Article

Animals, Fundamental Moral Standing, and Speciesism

David Copp

in The Oxford Handbook of Animal Ethics

Published in print October 2011 | ISBN: 9780195371963
Published online May 2012 | | DOI: http://dx.doi.org/10.1093/oxfordhb/9780195371963.013.0011

Series: Oxford Handbooks

Animals, Fundamental Moral Standing, and Speciesism

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This article considers whether we have moral duties that are owed directly to animals, or whether all duties regarding animals are derivative from duties we have to human beings. It maintains that we have moral duties directly toward nonhuman animals, not merely duties regarding them, and that this claim can be adequately grounded in the thesis of the fundamental standing of animals. Nonetheless, it finds that the thesis of the fundamental standing of animals is in tension with a very different and intuitively plausible thesis called the thesis of the fundamental concern of morality: morality is fundamentally concerned with advancing human welfare by enabling human beings to live together successfully in societies. This article argues that the two theses can be shown to be compatible; even the apparent “speciesism” of the second thesis is compatible with recognizing the fundamental standing of animals.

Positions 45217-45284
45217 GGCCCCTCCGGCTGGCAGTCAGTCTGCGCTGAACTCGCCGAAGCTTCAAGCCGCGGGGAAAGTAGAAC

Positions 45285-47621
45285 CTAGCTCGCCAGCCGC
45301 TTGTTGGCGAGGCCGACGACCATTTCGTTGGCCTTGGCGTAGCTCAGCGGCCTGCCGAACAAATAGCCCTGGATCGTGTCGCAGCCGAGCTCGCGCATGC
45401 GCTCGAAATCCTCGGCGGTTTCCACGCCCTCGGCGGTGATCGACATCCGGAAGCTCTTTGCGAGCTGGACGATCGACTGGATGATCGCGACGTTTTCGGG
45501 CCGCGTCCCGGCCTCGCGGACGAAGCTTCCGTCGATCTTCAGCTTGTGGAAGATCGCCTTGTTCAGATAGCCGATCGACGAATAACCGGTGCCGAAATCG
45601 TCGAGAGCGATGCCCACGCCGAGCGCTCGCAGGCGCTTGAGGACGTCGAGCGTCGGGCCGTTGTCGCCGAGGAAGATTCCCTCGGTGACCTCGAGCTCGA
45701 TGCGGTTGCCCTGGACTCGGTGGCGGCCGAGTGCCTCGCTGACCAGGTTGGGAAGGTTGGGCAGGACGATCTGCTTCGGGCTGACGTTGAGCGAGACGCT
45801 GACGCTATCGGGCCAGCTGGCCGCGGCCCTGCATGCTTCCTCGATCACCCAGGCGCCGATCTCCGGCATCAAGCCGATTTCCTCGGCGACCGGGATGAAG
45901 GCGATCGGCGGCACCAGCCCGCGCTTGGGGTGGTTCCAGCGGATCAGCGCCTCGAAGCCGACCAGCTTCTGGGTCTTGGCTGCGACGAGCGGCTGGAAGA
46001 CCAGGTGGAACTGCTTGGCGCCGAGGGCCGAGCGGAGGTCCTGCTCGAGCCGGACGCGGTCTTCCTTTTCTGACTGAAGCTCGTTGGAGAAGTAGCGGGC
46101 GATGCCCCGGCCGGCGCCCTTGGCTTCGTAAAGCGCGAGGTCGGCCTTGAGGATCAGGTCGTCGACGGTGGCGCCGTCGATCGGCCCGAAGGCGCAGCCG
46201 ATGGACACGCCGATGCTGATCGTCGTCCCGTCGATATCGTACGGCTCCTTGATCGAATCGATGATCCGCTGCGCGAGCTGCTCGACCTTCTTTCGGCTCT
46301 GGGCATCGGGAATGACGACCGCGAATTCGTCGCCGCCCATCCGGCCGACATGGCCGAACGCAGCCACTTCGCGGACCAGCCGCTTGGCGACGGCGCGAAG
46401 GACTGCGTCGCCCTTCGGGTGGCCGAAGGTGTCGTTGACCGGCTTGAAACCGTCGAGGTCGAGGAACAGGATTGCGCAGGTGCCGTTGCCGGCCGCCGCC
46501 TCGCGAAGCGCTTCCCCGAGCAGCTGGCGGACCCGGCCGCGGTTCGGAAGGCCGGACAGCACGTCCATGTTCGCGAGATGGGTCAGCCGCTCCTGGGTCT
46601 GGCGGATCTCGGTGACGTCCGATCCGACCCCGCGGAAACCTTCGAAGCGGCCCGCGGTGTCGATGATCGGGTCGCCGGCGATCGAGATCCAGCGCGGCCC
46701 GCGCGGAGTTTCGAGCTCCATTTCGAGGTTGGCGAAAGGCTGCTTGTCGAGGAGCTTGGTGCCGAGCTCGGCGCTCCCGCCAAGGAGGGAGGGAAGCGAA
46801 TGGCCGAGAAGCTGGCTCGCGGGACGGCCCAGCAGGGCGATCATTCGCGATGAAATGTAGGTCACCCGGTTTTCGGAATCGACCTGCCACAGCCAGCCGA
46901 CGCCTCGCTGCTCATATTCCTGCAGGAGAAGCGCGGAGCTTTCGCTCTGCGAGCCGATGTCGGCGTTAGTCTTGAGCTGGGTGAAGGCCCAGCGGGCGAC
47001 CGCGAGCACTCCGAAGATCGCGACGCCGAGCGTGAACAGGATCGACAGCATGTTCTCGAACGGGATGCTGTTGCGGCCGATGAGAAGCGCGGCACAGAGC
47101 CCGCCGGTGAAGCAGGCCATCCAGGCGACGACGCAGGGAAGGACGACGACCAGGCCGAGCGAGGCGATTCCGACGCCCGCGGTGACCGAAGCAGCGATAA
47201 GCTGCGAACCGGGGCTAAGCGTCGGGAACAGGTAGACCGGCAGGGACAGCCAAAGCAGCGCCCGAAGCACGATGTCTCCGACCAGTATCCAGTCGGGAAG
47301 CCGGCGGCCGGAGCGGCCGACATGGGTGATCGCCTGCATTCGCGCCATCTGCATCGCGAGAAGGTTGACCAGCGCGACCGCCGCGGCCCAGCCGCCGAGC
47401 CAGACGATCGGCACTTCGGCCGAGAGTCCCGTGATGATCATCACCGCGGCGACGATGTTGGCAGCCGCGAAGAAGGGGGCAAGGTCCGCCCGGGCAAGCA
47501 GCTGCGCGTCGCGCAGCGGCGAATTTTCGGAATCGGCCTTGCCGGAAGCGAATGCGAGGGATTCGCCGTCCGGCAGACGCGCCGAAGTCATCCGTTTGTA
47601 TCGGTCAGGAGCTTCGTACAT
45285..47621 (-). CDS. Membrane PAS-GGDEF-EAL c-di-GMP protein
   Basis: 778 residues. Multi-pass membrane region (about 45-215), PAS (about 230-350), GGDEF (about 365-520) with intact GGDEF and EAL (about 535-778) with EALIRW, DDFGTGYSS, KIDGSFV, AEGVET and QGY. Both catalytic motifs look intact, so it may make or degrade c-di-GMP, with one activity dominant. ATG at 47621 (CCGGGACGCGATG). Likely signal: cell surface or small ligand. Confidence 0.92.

Keywords: moral duties; human beings; fundamental standing; morality; human welfare; speciesism

Article.  15510 words. 

Subjects: Philosophy ; Moral Philosophy ; Philosophy of Science

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